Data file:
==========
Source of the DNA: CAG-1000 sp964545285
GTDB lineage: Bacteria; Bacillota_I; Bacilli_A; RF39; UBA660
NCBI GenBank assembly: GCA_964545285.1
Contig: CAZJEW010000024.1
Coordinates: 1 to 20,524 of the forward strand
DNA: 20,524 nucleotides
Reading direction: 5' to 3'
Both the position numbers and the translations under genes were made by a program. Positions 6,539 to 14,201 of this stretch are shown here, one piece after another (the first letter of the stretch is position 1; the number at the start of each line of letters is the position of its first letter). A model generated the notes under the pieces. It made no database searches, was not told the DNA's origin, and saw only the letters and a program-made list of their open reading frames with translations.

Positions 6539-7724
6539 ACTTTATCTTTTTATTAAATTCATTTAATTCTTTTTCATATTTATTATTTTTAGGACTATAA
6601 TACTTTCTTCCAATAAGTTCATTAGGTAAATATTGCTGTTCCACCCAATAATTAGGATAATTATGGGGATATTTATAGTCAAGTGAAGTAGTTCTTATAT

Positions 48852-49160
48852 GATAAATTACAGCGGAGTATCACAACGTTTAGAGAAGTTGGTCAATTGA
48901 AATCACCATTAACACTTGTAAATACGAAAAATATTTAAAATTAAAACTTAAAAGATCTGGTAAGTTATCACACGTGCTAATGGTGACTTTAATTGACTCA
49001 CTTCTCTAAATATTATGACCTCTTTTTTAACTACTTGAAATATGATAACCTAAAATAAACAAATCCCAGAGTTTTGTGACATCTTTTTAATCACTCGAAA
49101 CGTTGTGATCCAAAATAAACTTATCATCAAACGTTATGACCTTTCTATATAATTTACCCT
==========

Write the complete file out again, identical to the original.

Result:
Source of the DNA: CAG-1000 sp964545285
GTDB lineage: Bacteria; Bacillota_I; Bacilli_A; RF39; UBA660
NCBI GenBank assembly: GCA_964545285.1
Contig: CAZJEW010000024.1
Coordinates: 1 to 20,524 of the forward strand
DNA: 20,524 nucleotides
Reading direction: 5' to 3'
Both the position numbers and the translations under genes were made by a program. Positions 6,539 to 14,201 of this stretch are shown here, one piece after another (the first letter of the stretch is position 1; the number at the start of each line of letters is the position of its first letter). A model generated the notes under the pieces. It made no database searches, was not told the DNA's origin, and saw only the letters and a program-made list of their open reading frames with translations.

Positions 6539-7724
6539 ACTTTATCTTTTTATTAAATTCATTTAATTCTTTTTCATATTTATTATTTTTAGGACTATAA
6601 TACTTTCTTCCAATAAGTTCATTAGGTAAATATTGCTGTTCCACCCAATAATTAGGATAATTATGGGGATATTTATAGTCAAGTGAAGTAGTTCTTATAT

Positions 48852-49160
48852 GATAAATTACAGCGGAGTATCACAACGTTTAGAGAAGTTGGTCAATTGA
48901 AATCACCATTAACACTTGTAAATACGAAAAATATTTAAAATTAAAACTTAAAAGATCTGGTAAGTTATCACACGTGCTAATGGTGACTTTAATTGACTCA
49001 CTTCTCTAAATATTATGACCTCTTTTTTAACTACTTGAAATATGATAACCTAAAATAAACAAATCCCAGAGTTTTGTGACATCTTTTTAATCACTCGAAA
49101 CGTTGTGATCCAAAATAAACTTATCATCAAACGTTATGACCTTTCTATATAATTTACCCT